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1 Now called Kibris.
2 Strabo makes it 425. Hardouin remarks that Isidorus has not made allowance for the margin of the creeks and bays.
3 The north-eastern extremity of Cyprus. It is now called Capo Sant Andreas. It is more generally known in the editions of Pliny by the name of Dinaretum.
4 Now called Capo Sant Epifanio, or Pifano, after the celebrated metropolitan of Cyprus. It is the western extremity of the island.
8 Or New Paphos. The spot is still called Bafa or Bafo.
9 Or Old Paphos, now Kukala or Konuklia. Old Paphos was situate near the promontory Zephyrium on the river Bocarno, where it had a good harbour; while New Paphos lay more inland, in the midst of a fertile plain, sixty stadia from the former. Old Paphos was the chief seat of worship of Aphrodite or Venus, who was said to have landed at that place after her ascent from the sea.
10 Situate on the most southerly point in the island; now Capo Gavatta or delle Gatte.
11 A town situate on the south coast of Cyprus. Its ruins are to be seen between Larnika and the port now known as Salines; they are very extensive. In B. xxx. c. 9, Pliny speaks of the salt lakes near this place, which are worked at the present day.
12 In the middle of the east coast. It was said to have been founded by Teucer the son of Telamon, who gave it the name of his native land from which he had been banished by his father.
13 Now called Old Limasol, a town on the south coast, celebrated for its worship of Aphrodite or Venus. It was a Phœnician settlement, and Stephanus calls it the most ancient city in the island. It long preserved its oriental customs, and here the Tyrian Hercules was worshipped under his name of Melkart.
14 Its site is now called Lapitho or Lapta.
15 Probably the same as the Temncse of Homer. It was situate in a fertile district in the middle of Cyprus, and in the neighbourhood of extensive copper mines. Near it was a celebrated plain, sacred to Venus, mentioned by Ovid.
16 Now called Chytria, a town of Cyprus on the road from Cerinea to Salamis.
17 In the east of Cyprus, near the Promontory of Acamas, formerly called Marion. Ptolemy Soter destroyed this town, and removed the inhabitants to Paphos. The modern name of its site is Polikrusoko or Crisophou, from the gold mines in the neighbourhood. There was more than one city of this name in Cyprus, which was probably bestowed on them during its subjection to the princes of the line of Lagus. Another Arsinoë is placed near Ammochostus to the north of the island, and a third of the same name appears in Strabo with a harbour, temple and grove, between Old and New Paphos.
18 Or Carpasia, to the north-east of the island, facing the Promontory of Sarpedon on the Cilician coast. It was said to have been founded by Pygmalion, king of Tyre. Pococke speaks of remains at Carpas, the site of this place, especially a long wall and a pier.
19 Or Golgos, famous for the worship of Aphrodite or Venus, which had existed here even before its introduction at Paphos by Agapenor. Its position is unknown.
20 Or Idalia, adjoining to which was a forest sacred to Aphrodite. The poets, who connect this place with her worship, give us no indications whatever of its precise locality. Engel identifies it with the modern Dalin, situate to the south of Leucosia, at the foot of Mount Olympus.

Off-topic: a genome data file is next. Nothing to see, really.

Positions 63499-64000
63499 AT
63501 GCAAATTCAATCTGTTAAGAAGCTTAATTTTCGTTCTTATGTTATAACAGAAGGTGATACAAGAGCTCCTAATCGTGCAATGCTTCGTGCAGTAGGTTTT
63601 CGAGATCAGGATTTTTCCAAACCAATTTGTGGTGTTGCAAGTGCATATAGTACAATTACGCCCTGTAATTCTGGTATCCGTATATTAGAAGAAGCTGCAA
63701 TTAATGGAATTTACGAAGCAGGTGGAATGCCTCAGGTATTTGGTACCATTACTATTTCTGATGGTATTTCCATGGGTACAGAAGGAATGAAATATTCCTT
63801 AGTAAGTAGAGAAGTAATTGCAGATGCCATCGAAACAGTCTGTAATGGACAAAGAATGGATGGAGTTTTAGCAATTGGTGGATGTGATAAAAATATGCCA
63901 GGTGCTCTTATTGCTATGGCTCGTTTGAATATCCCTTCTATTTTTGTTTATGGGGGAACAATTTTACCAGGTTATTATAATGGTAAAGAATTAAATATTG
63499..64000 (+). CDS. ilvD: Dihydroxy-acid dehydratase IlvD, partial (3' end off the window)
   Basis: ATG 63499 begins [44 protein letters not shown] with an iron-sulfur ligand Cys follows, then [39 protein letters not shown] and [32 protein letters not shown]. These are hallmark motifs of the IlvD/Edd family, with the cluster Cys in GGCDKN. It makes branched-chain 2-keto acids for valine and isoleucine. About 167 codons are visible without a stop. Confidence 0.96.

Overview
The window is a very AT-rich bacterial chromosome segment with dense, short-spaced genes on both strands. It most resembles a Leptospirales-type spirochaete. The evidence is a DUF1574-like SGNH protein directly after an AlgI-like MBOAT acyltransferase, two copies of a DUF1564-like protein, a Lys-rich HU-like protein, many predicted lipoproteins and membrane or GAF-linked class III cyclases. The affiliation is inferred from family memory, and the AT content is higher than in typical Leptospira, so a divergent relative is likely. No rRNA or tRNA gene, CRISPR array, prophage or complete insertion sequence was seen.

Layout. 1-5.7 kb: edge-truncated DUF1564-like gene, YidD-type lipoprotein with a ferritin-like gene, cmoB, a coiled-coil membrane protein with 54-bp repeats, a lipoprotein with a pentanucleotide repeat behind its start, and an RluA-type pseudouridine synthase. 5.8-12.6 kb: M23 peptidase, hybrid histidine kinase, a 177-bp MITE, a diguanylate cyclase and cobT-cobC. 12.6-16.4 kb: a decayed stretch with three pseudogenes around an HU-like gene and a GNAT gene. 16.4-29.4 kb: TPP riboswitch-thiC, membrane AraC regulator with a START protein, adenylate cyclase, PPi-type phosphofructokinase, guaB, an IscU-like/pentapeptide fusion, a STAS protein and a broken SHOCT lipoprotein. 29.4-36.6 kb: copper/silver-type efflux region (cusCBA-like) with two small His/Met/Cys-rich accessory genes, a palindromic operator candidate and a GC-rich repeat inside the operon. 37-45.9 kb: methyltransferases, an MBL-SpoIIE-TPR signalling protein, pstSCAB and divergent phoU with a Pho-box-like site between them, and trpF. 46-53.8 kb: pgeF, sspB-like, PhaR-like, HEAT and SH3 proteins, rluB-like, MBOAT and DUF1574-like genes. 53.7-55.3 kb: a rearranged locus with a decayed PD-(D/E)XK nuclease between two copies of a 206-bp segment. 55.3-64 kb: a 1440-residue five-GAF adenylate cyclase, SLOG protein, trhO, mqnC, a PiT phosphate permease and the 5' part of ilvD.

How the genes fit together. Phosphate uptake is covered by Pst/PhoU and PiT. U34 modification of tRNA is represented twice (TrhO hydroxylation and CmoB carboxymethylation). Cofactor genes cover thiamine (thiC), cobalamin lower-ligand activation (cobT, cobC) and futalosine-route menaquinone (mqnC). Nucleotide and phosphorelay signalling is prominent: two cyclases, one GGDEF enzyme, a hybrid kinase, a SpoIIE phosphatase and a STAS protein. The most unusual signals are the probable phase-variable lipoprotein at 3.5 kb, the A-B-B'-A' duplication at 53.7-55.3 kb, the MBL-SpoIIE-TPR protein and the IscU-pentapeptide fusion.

21 Now Cape Anamur.
22 "Aulon Cilicium," now the Sea of Caramania or Cyprus.
23 The Cilician Sea, namely.
24 There were several islands of this name. It is not improbable that Pliny alludes to the one lying off the coast of Caria between the isle of Rhodes and the mainland, and which seems to be the island marked Alessa in the maps. There was another of the same name close to the shore of Cilicia, afterwards known by the name of Sebaste.
25 Or Cleides, meaning the "Keys." This was a group of small islands lying to the north-east of Cyprus. The name of the islands was after- wards transferred by some geographer to the Cape which Pliny above calls Dinæ, and others Dinaretum.
26 Cape Acamas, now Pifano.
27 Or the "Sacred Garden." The names of this and the Salaminiæ do not appear to be known to the modern geographers.
28 This is identified by Beaufort with the islet called Bœshat, which is separated by a narrow channel from the Lycian shore. The others do not seem to have been identified. Attelebussa is supposed to take its name from a kind of destructive grasshopper without wings, called by the Greeks ἀττέλεβος.
29 Situate off the commencement of the sea-coast of Pamphylia, on the borders of Lycia. Beaufort speaks of them as five in number; he did not meet with any of the dangers of the navigation here mentioned by Pliny. The Greeks still call them Chelidoniæ, and the Italian sailors Celidoni, which the Turks have corrupted into Shelidan.
30 Hardouin supposes these four islands to be the names of the group forming the Pactyæ. The names given appear to signify, the "Wild" or "Rough Islands," the "Isle of the Nymphs," the "Long Island," and the "Greatest Island." They were off the coast of Lycia, and seem to have belonged to the Rhodians. The modern name of Megista is Kastelorizo, according to Ansart.
31 Or Doliche, the "Long Island," in the Lycian Sea, west of the ruins of Myra. Its modern name is Kakava. It is now uninhabited.
32 Still known as Grambousa, a small island off the east coast of Lycia. There seems to have been another of the same name off the Lycian coast.
33 An island off the coast of Lycia.
34 Hardouin thinks that they were opposite to the city of Dædala on the coast of Caria.
35 Off the city of Crya, probably, in Caria.
36 On the coast of Lycia.
37 In Lycia. See C. 29 of the present Book.
38 Probably so called from the number of hares found there.
39 On the coast of Caria.
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